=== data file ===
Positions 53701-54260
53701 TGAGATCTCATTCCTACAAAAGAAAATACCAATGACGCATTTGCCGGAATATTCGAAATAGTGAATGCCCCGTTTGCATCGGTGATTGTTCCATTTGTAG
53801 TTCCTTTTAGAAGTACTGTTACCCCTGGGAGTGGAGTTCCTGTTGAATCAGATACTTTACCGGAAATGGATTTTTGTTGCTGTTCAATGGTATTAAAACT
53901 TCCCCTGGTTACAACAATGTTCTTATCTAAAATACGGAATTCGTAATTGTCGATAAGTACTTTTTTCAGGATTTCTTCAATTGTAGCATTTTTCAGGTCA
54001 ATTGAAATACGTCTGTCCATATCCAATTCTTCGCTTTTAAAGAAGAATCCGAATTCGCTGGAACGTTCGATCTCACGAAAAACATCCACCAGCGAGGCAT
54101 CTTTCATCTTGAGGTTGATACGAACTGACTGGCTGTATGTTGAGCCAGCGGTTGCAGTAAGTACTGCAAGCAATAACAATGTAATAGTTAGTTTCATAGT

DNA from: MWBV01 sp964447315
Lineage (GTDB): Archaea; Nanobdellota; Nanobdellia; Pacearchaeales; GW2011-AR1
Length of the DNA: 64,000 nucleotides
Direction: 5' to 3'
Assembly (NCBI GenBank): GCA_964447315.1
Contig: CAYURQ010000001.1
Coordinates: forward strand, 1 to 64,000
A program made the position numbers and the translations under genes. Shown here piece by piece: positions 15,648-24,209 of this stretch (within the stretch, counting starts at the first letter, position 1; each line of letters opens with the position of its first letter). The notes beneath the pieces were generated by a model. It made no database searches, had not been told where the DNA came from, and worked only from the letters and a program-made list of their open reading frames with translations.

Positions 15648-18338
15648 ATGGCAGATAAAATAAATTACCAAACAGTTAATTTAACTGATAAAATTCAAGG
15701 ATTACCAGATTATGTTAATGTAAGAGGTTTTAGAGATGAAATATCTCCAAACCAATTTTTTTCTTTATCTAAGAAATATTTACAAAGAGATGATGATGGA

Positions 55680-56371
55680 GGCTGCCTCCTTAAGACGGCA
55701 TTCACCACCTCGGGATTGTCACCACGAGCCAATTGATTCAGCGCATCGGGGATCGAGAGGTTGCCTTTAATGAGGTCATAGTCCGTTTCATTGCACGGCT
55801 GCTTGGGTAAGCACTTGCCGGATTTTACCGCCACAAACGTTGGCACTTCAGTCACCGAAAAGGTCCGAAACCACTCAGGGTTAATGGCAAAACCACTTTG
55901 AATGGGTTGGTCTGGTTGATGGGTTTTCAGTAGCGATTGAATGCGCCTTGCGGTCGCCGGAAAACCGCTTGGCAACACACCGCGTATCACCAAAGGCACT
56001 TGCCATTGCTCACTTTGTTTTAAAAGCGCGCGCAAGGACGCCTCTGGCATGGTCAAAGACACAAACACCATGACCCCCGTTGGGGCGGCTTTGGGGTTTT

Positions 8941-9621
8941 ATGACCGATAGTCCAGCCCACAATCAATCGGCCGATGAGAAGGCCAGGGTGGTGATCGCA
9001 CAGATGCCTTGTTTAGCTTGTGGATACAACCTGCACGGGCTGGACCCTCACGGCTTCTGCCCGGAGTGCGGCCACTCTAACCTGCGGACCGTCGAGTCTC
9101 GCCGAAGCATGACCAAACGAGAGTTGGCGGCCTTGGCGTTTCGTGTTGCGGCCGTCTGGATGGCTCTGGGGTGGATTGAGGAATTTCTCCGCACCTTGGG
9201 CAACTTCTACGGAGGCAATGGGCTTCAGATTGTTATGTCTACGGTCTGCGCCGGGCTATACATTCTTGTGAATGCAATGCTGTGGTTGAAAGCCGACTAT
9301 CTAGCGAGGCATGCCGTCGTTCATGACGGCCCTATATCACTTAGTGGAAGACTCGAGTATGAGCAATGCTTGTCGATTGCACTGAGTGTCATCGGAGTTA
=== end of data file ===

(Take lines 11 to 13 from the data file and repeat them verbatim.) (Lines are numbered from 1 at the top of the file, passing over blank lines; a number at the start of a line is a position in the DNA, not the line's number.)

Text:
Assembly (NCBI GenBank): GCA_964447315.1
Contig: CAYURQ010000001.1
Coordinates: forward strand, 1 to 64,000